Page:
In college, I studied Actuarial Science. When I graduated I decided to learn more about data science and programming as I had always been interested in computer science. Soon after I began studying data science at the Flatiron School, I wrote a blog about the potential overlap between these two studies of actuarial science and data science (Actuarial Science and Data Science with LifeLib).

Having finished my educational program a few weeks ago, I set out to begin creating an actuarial library for Python. In theory, this will eventually be available to all data scientists and actuaries and will work to bridge the gap between actuarial science and programming. I believe these applications can significantly increase an actuary’s productivity and efficiency.

# Financial Mathematics

Thus far, I have passed one actuarial exam, the Financial Mathematics Exam (FM Exam). Seeing as I have mastered this subject and am most familiar with this material, I decided to begin building a financial mathematics calculator to simulate many of the functions of the BAII-Plus calculator used in the FM Exam as well as some higher-level exams.

These concepts learned for the FM Exam serves as a foundation for a lot of the more advanced material in actuarial science. The BAII-Plus calculator is often used on later exams such as the Long Term Actuarial Mathematics Exam. While these Python tools will not be available during the sitting of the exams, once an actuary is in the field, utilizing computing power in order to automate and speed up calculations can be immensely valuable.

# Creating a Financial Mathematics Calculator in Python

First, I started with the basics. **Accumulation and Discount.**

In order to accumulate a payment n years ahead at an interest rate of i, the payment must be multiplied by the *accumulation factor*, (1+i)ⁿ.

In order to discount a payment back n years at an interest rate of i, the payment must be multiplied by the *discount factor*, v=(1+i)⁻ⁿ, or divided by the accumulation factor. (v=1/(1+i)).

Next, I needed to create functions for **annuities.**

In actuarial science, there are formulas for annuities immediate and annuities due.

An annuity immediate has payments that start on year 1, or one interest period after the annuity started.

An annuity due has payments that start the same year or time that the annuity begins at year 0.

These annuity formulas can help us to find any unknown in an annuity problem. In the calculator file I mainly use these annuity functions to help solve for unknown payment amounts. While I could have also utilized these formulas for present value and future value calculations, I decided to take a more intuitive programming approach in iteration through each discount/accumulation and summing the discounts or accumulations together. I have not yet thought of a better way to solve for unknown payments without the use of annuity formulas.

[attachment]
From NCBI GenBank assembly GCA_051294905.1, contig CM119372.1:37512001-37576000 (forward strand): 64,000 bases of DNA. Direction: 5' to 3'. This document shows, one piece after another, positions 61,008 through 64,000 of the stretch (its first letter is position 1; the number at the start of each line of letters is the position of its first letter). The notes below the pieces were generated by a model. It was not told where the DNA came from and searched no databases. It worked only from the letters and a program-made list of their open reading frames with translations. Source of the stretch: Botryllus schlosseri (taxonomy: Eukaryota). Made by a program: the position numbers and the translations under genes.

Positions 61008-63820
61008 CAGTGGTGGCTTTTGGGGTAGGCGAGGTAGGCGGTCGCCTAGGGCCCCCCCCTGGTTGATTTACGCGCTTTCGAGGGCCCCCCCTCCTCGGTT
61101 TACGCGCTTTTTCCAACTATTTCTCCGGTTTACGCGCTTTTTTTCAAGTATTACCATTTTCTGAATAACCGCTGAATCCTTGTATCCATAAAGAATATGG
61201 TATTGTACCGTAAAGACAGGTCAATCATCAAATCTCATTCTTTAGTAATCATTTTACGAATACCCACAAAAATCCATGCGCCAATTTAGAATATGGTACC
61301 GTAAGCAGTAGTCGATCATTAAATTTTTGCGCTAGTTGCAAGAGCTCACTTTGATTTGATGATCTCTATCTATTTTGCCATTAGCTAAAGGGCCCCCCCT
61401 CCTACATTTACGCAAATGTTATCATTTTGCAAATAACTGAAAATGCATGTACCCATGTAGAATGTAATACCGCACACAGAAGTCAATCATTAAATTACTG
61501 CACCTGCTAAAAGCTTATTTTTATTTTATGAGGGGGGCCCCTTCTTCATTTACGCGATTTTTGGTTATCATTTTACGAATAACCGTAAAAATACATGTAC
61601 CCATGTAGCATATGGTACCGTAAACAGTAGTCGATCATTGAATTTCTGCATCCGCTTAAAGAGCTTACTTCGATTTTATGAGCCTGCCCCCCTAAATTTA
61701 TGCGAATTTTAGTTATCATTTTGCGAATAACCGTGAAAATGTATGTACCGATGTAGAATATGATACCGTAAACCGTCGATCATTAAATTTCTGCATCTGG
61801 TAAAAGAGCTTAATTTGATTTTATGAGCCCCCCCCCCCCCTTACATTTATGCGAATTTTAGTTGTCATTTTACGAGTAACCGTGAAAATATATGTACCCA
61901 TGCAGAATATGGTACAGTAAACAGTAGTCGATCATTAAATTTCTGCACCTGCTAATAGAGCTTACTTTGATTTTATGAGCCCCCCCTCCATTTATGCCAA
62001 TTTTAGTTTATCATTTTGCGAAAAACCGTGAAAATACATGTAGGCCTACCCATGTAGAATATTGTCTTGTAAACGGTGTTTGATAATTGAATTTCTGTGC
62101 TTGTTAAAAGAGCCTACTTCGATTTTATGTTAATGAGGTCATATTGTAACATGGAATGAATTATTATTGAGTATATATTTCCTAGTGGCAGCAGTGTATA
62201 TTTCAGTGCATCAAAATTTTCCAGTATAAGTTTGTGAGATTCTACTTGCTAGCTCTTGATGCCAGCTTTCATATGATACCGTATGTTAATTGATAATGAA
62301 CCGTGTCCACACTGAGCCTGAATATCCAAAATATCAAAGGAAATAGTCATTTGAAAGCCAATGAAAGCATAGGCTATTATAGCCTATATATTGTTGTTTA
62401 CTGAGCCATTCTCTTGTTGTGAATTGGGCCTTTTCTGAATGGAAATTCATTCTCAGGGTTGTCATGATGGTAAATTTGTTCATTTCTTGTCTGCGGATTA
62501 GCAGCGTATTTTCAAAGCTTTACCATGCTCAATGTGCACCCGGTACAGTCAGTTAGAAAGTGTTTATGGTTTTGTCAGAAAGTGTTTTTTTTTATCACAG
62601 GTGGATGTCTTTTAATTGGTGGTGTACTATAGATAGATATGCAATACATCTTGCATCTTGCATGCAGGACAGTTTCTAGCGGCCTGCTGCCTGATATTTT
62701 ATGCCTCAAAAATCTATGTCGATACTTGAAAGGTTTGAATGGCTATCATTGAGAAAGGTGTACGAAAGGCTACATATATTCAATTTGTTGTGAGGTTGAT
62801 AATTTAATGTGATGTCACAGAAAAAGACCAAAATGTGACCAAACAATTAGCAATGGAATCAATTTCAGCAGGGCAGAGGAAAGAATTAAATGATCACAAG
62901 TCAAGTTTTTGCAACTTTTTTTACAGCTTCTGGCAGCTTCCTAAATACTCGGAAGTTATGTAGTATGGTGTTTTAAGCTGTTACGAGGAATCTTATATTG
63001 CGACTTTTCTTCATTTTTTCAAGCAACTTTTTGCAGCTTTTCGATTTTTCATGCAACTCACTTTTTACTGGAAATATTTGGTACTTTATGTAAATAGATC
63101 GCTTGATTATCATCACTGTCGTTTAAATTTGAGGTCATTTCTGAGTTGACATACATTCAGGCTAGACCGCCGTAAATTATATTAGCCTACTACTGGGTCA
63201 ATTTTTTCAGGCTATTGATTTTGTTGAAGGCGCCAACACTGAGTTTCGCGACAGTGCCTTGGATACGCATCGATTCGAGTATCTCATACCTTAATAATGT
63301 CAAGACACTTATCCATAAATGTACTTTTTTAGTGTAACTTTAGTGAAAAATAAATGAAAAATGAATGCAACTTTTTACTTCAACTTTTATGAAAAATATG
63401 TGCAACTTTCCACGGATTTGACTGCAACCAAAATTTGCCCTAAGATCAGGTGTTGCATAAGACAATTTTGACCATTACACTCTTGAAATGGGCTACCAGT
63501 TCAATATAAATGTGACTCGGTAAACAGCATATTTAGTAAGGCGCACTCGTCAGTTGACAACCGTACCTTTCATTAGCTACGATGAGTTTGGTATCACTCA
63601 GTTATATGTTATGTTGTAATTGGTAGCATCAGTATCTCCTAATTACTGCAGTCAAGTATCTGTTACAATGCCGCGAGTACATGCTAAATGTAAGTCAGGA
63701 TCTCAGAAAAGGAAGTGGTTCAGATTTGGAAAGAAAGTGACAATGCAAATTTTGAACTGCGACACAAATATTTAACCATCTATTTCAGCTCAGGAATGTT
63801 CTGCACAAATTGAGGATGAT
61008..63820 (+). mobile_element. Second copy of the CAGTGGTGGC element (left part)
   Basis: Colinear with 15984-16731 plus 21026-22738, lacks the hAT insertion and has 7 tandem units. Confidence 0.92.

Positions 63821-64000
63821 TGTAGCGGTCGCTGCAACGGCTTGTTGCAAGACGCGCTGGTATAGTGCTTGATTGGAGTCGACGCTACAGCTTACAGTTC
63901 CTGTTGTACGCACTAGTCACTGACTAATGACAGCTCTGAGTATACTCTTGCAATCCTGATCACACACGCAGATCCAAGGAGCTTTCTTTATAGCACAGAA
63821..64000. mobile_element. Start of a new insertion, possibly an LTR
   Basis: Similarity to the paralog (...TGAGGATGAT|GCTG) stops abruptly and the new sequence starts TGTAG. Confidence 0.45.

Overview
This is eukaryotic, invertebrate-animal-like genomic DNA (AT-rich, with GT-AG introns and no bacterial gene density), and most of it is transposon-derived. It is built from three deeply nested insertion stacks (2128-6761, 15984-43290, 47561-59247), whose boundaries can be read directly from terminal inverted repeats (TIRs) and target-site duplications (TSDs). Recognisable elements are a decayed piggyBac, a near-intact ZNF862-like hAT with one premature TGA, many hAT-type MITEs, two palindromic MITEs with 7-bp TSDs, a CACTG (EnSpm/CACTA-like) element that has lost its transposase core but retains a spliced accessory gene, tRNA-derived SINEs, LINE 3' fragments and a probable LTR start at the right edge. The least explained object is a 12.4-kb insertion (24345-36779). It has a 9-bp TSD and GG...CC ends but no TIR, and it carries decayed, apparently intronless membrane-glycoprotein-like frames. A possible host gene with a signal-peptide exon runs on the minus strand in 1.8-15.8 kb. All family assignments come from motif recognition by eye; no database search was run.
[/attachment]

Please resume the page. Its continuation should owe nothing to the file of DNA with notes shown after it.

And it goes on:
# Starting the Calculator

Next, it was time to begin the calculator function. I created a function that inputs the parameters n, i, pv, pmt, fv, and bng. Each of these corresponds to common time value of money buttons on the BAII-Plus calculator. Currently, the calculator function has worked for many problems pertaining to present values of annuities immediate and due, future values of annuities immediate and due, and unknown payment calculations. Some examples of problems I have tried so far are below:

- How much money must you deposit now at 6% interest compounded quarterly in order to be able to withdraw $3,000 at the end of each quarter year for two years? (Answer: $22,457.78)

-Running baii(n=8,i=1.5,pmt=3000,pv=’solve’)

will output 22457.775239802715. - Switching some things up in Question 1 to ensure the payment function works… (Answer: $3,000).

-Running baii(n=8,i=1.5,pv=22457.775239802715, pmt=’solve’)

will output 3000.0000000000164 - How much would I have to deposit in an account today that pays 12% interest compounded quarterly, so that I have a balance of 20,000 in the account at the end of 10 years? (Answer: $6,131.14)

-Running baii(n=40,i=3,pv=’solve’,fv=20000)

will output 6131.136815476127. - Suppose you invested $1000 per quarter over a 15 year period. If money earns an annual rate of 6.5% compounded quarterly, how much would be available at the end of the time period? (Answer: $100,336.68)

-Running baii(n=60,i=1.625,pmt=1000,fv=’solve’)

will output 100336.67614366407. - Determine the present value of a 15-month annuity immediate with monthly payments of 7 using a monthly effective interest rate of 0.6%. (Answer: $100.13)

-Running baii(n=15,i=0.6,pmt=7,pv=’solve’)

will output 100.12683669679065. - Find the present value of an annuity due of 5 years with 5% aeir with payments of 100. (Answer: $454.60)

-Running baii(n=5,i=5,pmt=100,bng=True,pv=’solve’)

will output 454.595050416236.

# Future Work

The calculator is not nearly complete, however, I wanted to share my work thus far. I still need to add abilities for the function to be able to calculate an unknown number of years as well as an unknown interest rate. Furthermore, I would also like to extend these functionalities to try to solve for the present and future values of increasing and decreasing payment annuities. In the future, once the functions are finished, for the most part, I would like to publish these functions of PyPi to give actuaries and programmers around the world access to these financial mathematics capabilities.

Source: towardsdatascience